New Report Finds E-Prescribing Is on the Rise

Matthew Swain; Michael Furukawa and Meghan Gabriel | November 27, 2012

One giant leap forward in the transformation of health care is the use of electronic prescribing (e-prescribing) to reduce mistakes, control costs, and better coordinate care. E-prescribing has been found to improve patient care and safety by preventing medication errors that are associated with paper prescriptions. Recognizing the importance of e-prescribing in improving patient care, part of the Centers for Medicare & Medicaid Services (CMS) Electronic Health Record (EHR) Incentive Program provides incentive payments for certain eligible health care providers who e-prescribe as part of meeting the meaningful use requirements that rely on certified EHR technology.

About E-Prescribing

E-prescribing reduces many types of prescribing errors and eliminates medication errors due to illegibility.  A recent study showed that e-prescribing via EHR reduced prescribing errors 1.5 fold in adult ambulatory care patients (Abramson 2011). E-prescribing is also helpful in the inpatient setting. This is because e-prescribing saves time and money. In terms of what this means in dollars and cents, a Brigham and Women’s Hospital researcher found Exit Disclaimer that doctors who used e-prescribing systems embedded with decision support tools saved $0.70 per patient per month or $845,000 annually per 100,000 insured patients.

ONC Programs Promote E-Prescribing

At ONC, the State Health Information Exchange Cooperative Agreement Program (State HIE Program) has focused on promoting pharmacy participation in e-prescribing among physicians and pharmacists. ONC’s 62 Regional Extension Centers  are also helping primary care providers from individual and small practice settings across the United States adopt and use EHRs to meet the meaningful use objectives and help to provide safer care to their patients.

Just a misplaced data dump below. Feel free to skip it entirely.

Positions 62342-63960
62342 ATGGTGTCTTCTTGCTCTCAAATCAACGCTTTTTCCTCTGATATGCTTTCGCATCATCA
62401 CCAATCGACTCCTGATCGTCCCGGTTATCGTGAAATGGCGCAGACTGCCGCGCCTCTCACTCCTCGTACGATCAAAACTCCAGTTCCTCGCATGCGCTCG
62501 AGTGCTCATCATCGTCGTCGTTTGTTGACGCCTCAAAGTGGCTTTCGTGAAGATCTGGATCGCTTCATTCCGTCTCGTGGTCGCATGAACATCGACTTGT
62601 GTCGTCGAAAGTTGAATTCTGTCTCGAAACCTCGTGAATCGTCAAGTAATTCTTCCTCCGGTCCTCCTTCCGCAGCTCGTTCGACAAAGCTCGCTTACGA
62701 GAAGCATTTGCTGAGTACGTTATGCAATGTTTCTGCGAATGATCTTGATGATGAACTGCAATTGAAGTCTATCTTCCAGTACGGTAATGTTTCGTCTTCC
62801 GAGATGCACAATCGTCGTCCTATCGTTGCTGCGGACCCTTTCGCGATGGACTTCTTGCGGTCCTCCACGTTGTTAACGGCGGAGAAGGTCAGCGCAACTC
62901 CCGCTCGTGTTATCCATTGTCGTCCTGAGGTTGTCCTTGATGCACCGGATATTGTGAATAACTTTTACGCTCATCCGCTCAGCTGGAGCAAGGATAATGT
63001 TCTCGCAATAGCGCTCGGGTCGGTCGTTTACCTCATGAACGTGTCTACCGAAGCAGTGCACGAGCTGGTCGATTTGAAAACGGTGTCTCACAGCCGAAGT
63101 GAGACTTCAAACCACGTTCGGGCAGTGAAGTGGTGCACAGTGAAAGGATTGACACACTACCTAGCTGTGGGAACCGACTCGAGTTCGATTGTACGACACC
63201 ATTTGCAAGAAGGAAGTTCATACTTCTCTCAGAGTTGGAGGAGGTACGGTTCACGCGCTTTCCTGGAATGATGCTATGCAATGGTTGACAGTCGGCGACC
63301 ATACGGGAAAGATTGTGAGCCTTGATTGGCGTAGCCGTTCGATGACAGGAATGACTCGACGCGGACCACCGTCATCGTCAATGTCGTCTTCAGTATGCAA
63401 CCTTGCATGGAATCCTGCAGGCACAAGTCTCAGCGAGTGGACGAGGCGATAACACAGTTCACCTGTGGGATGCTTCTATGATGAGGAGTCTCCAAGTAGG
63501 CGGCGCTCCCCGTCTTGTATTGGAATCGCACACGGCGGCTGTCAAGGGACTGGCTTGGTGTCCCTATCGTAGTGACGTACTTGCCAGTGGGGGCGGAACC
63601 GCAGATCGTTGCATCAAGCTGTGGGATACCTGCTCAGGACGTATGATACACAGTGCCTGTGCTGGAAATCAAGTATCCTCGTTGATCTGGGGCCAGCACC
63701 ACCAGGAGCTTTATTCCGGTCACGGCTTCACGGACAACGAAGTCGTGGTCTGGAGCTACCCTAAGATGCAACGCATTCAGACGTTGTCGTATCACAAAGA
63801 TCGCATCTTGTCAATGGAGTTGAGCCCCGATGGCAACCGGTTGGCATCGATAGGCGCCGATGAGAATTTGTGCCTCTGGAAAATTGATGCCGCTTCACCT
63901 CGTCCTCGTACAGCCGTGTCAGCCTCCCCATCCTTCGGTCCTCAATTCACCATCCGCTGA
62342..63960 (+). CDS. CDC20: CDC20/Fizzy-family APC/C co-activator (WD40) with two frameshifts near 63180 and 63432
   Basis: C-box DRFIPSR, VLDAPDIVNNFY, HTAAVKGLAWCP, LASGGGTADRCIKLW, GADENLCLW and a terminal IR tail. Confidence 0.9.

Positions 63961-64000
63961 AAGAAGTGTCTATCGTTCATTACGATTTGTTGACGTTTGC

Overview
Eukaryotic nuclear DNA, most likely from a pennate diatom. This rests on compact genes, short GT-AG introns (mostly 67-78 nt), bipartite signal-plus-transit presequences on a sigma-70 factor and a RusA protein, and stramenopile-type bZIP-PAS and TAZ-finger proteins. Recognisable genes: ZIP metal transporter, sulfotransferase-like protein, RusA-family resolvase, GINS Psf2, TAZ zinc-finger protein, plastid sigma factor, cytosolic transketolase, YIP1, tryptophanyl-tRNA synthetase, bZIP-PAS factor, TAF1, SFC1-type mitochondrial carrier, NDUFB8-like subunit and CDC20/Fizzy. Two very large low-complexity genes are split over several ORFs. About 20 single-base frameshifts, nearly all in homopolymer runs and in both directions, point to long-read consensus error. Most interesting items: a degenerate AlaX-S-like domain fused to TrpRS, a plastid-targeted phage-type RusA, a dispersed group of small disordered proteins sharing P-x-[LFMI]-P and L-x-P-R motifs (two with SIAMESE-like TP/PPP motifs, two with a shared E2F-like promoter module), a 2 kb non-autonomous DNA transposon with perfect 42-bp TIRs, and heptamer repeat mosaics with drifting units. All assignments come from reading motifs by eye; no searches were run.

Due in part to these efforts and the increasing number of providers that are meeting the meaningful use objectives, there has been a marked increase in e-prescribing at the national and state level between December 2008 and June 2012. ONC has posted a new data brief [PDF – 732 KB] that looks at this increase and highlights changes in rates of physicians e-prescribing, pharmacy capability to accept e-prescriptions, and volume of new and renewal prescriptions sent electronically.

The data brief reports that:

  • Almost half of physicians nationwide e-prescribe through an EHR
  • The vast majority of community pharmacies across the country are enabled to accept e-prescriptions
  • The volume of new and renewal prescriptions sent electronically has increased ten-fold since 2008

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